India must do its own homework, dont look for outside advice!
There are record food stocks, prices okay and the government is doing what is possible to ensure food security.
There is, however, room for cheer in the Indian economic scene! Yes, there is credit crunch and this is more severe in the farm sector.
There are predictions that the processed food sector won’t grow as much as hoped for and the exports from for the processed foods and also for other food grains as bad as one could expect for the rest of the Indian goods and services.
Elections apart, there is the general world conditions.
The developed countries, the G-7 are more severely impacted. The industrialised economies, the IMF notes, have been severely affected since the time of the world war 11.The US economy is the hardest hit and so too others.
As for India we come in the category of the G-20 and it is noted that for these countries, including India, the IMF notes the contraction of the world economy and output is likely to be between 0.5% and 1%.For the USA and the rest of the G-7, the contraction of the economy would be between 3.0 to 3.5 %, the IMF says.
So, the countries in the developing world are relatively better placed. This is good news, we believe.
But for the agriculture sector, it is now widely reported and editorials are written in the major business dailies. They all say there is a mix of many policies, more in the nature of the protectionist economies. There is a ban virtually on all foograins exports, rice and wheat are banned. There is also in the reverse a near zero duty import tariff for raw sugar. The sugar industry is almost up in protest and the area under sugarcane can be further reduced owing to this “free” imports of raw sugar.
But then, there is a need to keep a tight control over the domestic prices on all essential commodities of common consumption. Sugar is a critical daily item of consumption for the vast population.
So, for the present even the futures trading in agricultural commodities are controlled to avoid further speculation in these commodities and hence the changes that further rise in food prices can be controlled. This is what is happening.
So, what is good for the developed countries, stimulus packages to stimulate spending and create confidence, in countries like India there is need to maintain a stable price regime first for the food economy, so that the common man’s perception of the economic recession is kept far from one of gloom and fall in confidence in the government?
Fortunately, the elections and the parties and even the politicians, more out of narrow selfishness rather than the concern for the common man economic recession and the consequences, fall in real estate or further import of edible oils and pulses or raw sugar or any other item of common man’s needs are freely resorted to even if it means further government spending and further incurring of deficits and more delayed time in the economic recovery.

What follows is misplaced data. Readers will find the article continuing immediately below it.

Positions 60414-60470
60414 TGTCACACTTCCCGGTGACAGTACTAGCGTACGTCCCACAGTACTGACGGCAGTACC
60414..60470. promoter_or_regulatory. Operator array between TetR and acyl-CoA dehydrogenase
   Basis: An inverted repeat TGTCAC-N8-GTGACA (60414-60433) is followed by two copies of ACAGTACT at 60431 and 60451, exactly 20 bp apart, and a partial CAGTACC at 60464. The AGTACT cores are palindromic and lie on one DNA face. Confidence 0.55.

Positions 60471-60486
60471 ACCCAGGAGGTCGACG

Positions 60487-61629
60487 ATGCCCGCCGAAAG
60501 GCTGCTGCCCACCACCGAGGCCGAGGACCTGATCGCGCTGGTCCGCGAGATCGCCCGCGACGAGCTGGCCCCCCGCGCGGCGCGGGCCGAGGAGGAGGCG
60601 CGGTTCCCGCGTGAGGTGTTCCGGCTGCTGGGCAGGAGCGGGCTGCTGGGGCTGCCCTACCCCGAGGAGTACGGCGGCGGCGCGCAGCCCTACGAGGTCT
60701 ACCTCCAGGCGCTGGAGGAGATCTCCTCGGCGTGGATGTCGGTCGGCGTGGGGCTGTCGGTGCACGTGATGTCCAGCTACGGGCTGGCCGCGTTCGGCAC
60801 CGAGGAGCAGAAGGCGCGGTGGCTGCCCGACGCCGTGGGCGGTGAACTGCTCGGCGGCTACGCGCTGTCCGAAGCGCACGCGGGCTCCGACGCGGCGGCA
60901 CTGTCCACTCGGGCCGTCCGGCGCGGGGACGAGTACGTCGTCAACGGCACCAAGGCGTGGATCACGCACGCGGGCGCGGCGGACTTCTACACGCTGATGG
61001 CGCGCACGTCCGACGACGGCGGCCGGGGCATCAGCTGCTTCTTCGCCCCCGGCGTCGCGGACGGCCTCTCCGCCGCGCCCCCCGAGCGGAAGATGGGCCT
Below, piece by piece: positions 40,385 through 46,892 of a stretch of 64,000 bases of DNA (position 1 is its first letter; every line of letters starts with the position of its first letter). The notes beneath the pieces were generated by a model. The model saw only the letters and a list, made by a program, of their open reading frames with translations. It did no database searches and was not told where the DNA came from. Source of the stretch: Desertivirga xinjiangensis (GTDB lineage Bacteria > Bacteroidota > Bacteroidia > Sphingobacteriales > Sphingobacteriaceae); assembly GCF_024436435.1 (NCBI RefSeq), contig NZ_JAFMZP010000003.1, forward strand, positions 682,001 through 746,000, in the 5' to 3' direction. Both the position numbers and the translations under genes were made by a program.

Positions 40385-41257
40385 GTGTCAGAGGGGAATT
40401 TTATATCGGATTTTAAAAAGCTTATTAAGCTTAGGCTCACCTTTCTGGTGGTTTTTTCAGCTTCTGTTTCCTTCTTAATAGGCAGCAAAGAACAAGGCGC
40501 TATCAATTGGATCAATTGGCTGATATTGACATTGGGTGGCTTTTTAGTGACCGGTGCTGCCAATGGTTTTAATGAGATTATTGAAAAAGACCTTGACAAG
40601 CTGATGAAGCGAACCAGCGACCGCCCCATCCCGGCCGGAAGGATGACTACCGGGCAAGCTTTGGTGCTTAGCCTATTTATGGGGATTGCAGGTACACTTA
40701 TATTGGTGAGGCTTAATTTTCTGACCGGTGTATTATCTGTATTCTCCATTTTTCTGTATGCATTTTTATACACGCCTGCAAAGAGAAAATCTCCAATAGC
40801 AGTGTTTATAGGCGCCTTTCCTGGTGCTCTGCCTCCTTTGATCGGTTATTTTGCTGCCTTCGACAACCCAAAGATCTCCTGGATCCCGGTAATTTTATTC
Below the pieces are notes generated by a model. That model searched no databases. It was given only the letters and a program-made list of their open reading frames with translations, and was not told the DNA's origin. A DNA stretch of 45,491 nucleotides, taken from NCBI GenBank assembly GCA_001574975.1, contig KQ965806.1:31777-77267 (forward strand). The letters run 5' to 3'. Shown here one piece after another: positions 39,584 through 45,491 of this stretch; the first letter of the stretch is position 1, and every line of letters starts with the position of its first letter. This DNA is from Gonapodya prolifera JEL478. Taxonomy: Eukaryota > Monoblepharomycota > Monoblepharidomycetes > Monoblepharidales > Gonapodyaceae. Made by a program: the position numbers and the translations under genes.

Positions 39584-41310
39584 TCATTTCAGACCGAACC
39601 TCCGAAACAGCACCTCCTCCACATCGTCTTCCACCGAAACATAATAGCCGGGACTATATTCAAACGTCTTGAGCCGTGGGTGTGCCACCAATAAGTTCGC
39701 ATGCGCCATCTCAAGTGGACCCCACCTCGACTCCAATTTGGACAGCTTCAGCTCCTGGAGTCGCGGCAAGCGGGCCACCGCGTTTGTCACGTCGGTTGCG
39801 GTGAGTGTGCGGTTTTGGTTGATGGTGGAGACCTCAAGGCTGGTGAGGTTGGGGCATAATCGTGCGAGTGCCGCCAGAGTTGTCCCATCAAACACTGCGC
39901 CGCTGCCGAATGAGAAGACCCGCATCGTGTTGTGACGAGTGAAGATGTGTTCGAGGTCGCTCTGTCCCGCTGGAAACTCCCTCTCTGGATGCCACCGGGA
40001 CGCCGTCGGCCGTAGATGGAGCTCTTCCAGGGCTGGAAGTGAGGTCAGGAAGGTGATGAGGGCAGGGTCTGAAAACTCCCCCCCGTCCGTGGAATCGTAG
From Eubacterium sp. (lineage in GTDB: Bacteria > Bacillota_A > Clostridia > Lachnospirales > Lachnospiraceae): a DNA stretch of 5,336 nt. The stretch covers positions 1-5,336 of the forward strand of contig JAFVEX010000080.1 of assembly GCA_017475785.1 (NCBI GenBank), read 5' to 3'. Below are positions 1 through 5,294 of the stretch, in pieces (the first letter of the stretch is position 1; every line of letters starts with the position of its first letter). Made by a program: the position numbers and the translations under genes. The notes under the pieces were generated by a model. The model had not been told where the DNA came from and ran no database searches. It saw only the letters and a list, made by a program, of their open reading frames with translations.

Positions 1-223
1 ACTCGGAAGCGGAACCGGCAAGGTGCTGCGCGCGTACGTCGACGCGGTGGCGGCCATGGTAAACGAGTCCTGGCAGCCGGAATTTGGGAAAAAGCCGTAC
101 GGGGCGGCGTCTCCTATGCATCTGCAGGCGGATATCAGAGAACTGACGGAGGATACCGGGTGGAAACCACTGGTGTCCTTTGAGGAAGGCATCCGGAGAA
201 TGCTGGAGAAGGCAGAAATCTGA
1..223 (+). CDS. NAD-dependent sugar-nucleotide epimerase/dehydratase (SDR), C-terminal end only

There is fear that very soon; if not already there is deflation that is further decline in consumer spending.
The time of economic recession is one when great leadership and confidence-building measures are called for.
In India we have a government and a Prime Minister who is supposed to be a great economist; we don’t find any public enlightenment.
There is, if any, total silence and no other competent leaders, either from the ruling combines or from the Opposition ranks, including from the otherwise vocal Communists, there is no bother about how the economy over all is doing or not doping.
So, what we, the public, have to perceive is the small sings, here and there and we have to feel confident from the small mercies from the private sector.
One good news is the latest introduction of the Tata small car, Nano. The timing is significant. As one leading daily reported this is the third stimulus package! Already the introduction of the small car has raised the market sentiments, there is, it is noted, some raise in the stock market track, as much as 5 % on the day of the small car induction. This sentiment has come nearly after three months as a single day’s gain.
So, there is the new stimulus. That is a big gain considering what the other developing countries are reporting.
Why even in Europe, notably, in France, where the small car had been an obsession with the Renault Logan, which had been long hailed as the best small car ever introduced in the automobile-crazy Western Europe. As the French newspapers have all demonstrated unconcealed envy and skepticism ,the Indians must be feeling somewhat elated and also encouraged by the success the Indian economy at this stage of development had demonstrated.
The other sectors that stand apart from the rest of the world is the IT sector, the key strategic sector in the world today.
The Indian IT sector, though impacted by the current recession and also the concerns over what the US tries to do, to protect the American workers, the latest deals made by the major IT industries show there is still much room for the Indians to gain a significant control over this sector.
So, whatever Obama’s initial promises to protect the American jobs, his policy has to respond to the ground realities.
The cost advantage for the American companies would drive further the trend towards off-loading many jobs to low cost destinations.
India’s great key advantages is its human resources and it is here we need some imaginative initiatives. The government must better consult the IT leaders in drawing up polices to enhance the competitive advantages of this sector. So, the current economic recession, while it causes much concern in such sectors like the export front, there is much effort is needed to manage the economy to steer it out of the present crisis.